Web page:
This is the second in a series of three videos exploring the Damsel in Distress trope in video games. In this installment we look at the “dark and edgy” side of the trope in more modern games and how the plot device is often used in conjunction with graphic depictions of violence against women. Over the past decade we’ve seen developers try to spice up the old Damsel in Distress cliche by combining it with other tropes involving victimized women including the disposable woman, the mercy killing and the woman in the refrigerator.
Due to the nature of the topic, this video comes with a trigger warning for violence against women.
For more information and a full transcript visit: http://www.feministfrequency.com/2013/05/damsel-in-distress-part-2-tropes-vs-women/
The Damsel in Distress: As a trope the damsel in distress is a plot device in which a female character is placed in a perilous situation from which she cannot escape on her own and must then be rescued by a male character, usually providing an incentive or motivation for the protagonist’s quest. This is most often accomplished via kidnapping but it can also take the form of petrification, a curse or demon possession. Traditionally the woman in distress is a love interest or family member of the hero; princesses, wives, girlfriends and sisters are all commonly used to fill the role.
Damsel in the Refrigerator: A combination of the Women in Refrigerators trope and the Damsel in Distress trope. Typically this happens when a female character is killed near the beginning of a story but her soul is then stolen or trapped and must be rescued or freed by the male hero. Occasionally time travel or some other form of resurrection may be involved in the quest to bring the women in question back from the dead.
Disposable Damsel: A variant of the Damsel in Distress trope in which the hero fails to save the woman in peril either because he arrives too late or because (surprise twist!) it turns out she has been dead the whole time.
Euthanized Damsel: A combination of the Damsel in Distress trope and the Mercy Killing trope. This usually happens when the player character must murder the woman in peril “for her own good”. Typically the damsel has been mutilated or deformed in some way by the villain and the “only option left” to the hero is to put her “out of her misery” himself. Occasionally the damsel’ed character will be written so as beg the player to kill her.
Seriously really good. The subject material is incredibly disheartening but it’s also really important to be aware of.
As much as I love Anita Sarkeesian’s Tropes vs. Women in Video Game videos, I’m surprised she hasn’t yet mentioned that almost all of the damsels mentioned in her videos so far are white women, with a few light-skinned, East Asian women. The only game she mentioned in the series so far that features a black women is the protagonist’s wife in Prototype 2. The only games I can think of that feature Native American women as part of this trope is Custer’s Revenge, in which you rape the Native woman after you rescue her, and the protagonist’s mom in Assassin’s Creed 3. I can’t really think of games that feature Hispanic woman, South or Southeast Asian women, Arab women, basically any noticeably brown women.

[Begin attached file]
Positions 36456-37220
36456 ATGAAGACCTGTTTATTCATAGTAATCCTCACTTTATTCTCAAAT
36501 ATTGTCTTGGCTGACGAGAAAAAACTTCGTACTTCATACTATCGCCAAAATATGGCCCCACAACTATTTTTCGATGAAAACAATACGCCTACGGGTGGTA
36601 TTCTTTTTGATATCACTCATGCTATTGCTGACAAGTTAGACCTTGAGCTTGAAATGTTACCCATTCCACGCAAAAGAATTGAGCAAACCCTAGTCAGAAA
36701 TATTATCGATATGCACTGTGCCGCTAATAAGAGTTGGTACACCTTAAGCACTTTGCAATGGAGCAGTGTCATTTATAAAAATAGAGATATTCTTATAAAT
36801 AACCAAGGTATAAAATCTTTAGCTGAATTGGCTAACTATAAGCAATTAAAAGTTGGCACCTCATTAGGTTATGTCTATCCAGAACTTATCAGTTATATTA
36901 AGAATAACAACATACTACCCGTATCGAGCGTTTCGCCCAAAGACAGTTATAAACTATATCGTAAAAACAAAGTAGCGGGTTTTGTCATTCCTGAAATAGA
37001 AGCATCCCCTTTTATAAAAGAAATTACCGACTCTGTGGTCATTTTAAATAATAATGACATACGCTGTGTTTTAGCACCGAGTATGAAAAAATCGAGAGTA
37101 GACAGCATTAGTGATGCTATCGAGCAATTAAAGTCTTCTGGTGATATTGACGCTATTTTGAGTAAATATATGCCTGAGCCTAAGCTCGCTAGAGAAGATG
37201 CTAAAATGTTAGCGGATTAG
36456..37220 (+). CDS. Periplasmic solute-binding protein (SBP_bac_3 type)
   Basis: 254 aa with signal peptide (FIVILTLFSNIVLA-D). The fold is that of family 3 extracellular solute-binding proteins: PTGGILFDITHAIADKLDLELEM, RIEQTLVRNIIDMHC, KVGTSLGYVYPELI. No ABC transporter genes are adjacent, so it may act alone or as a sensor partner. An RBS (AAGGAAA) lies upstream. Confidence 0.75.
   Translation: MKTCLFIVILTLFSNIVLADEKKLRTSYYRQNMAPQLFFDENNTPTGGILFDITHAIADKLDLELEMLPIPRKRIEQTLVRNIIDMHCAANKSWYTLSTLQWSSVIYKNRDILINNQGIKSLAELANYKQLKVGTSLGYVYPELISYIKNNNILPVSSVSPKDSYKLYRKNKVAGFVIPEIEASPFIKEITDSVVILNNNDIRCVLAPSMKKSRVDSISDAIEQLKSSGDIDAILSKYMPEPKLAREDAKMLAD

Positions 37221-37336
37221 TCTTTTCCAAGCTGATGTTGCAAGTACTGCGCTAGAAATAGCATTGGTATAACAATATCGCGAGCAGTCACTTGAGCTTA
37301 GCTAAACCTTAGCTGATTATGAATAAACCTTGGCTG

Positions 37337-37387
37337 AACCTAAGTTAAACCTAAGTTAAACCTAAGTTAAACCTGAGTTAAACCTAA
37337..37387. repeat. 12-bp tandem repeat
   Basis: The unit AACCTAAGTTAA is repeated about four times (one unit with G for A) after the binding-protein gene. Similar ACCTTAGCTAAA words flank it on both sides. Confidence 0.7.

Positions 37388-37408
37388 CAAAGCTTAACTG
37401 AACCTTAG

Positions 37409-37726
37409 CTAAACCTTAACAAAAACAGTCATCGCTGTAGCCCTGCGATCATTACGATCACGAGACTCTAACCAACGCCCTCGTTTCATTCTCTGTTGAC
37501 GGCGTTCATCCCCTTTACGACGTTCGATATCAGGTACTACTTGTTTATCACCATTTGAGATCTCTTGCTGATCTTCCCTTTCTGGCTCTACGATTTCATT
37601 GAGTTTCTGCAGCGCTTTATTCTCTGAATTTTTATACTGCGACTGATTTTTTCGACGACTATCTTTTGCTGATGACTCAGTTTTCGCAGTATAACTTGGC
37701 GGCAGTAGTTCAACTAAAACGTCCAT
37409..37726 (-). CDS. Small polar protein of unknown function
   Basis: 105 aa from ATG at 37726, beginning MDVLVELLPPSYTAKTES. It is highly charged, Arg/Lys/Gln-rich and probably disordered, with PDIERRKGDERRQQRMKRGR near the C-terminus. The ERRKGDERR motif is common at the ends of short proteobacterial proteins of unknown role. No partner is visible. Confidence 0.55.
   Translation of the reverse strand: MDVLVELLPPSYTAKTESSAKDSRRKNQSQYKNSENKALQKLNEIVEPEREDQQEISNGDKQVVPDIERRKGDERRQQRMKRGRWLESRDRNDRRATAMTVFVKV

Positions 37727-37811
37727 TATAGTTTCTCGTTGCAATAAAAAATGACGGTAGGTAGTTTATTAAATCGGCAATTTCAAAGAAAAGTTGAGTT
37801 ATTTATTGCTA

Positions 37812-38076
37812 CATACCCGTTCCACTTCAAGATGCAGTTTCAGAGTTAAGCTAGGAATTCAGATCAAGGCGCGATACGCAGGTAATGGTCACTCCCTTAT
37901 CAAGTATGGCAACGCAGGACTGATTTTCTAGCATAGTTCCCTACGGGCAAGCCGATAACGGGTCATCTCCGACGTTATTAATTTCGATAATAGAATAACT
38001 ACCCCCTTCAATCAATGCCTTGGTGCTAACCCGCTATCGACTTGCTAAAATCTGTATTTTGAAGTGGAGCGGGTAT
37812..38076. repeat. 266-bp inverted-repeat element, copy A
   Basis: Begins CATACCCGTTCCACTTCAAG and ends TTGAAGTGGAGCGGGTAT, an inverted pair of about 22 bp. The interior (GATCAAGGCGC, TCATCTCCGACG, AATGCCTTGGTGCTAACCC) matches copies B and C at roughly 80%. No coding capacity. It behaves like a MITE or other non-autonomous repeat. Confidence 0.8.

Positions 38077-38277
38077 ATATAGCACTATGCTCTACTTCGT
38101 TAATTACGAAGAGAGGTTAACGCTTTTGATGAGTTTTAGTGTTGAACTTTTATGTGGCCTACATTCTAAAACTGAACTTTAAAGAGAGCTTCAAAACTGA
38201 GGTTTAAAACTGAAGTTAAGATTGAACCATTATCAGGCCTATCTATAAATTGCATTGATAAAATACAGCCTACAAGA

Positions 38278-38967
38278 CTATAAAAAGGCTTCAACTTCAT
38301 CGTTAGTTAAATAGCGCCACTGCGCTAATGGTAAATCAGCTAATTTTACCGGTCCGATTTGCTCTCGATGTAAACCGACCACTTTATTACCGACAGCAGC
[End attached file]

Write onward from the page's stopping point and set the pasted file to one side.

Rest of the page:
The reason that there are so few women of color as damsels firstly goes back to the lack of representation of women of color in general from media. And yet nearly every form of media features this trope and loves this trope, yet when we think of damsels in distress, we rarely if ever think of women of color. There’s something particular to why the idea of “a damsel in distress” is something largely reserved for lily-white women because they require the audience, or the player, to view the damsel as innocent worth saving. And throughout Western history, we’ve had a lot of problems with viewing women of color as innocent and as, well, women. Sojourner Truth’s famous poem “Ain’t I a Woman” explains this idea: “Nobody ever helps me into carriages, or over mud-puddles, or gives me any best place…and ain’t I a woman?” In reality, black and brown women are often overlooked to being treated with the care and “chivalry” granted towards white women, and no doubt those feelings towards women of color has transferred to our media, including video games.
So I’m surprised that Sarkeesian, who in past videos usually brings in the intersection of race to her discussion of women, hasn’t mentioned this blatant discrepancy in the representation of women who are deemed deserving of being saved. Hopefully in the final third part to the Damsels in Distress series, she’ll address it, cause we can’t talk about women if we don’t talk about race.
Please add to this list, but I’d love for this series to go on just to see how many things she could call out or even back up with some companies breaking the trend, or not feeding into it nearly as much.
PS, I know she calls out that Zelda does hold her own sometimes, but I’d also really like to see her having to save Link’s ass, or breaking out of Ganondorf’s prison. Also can we talk about Midna for a sec? She may have also been cursed/was a sidekick, but she was really awesome. Just saying.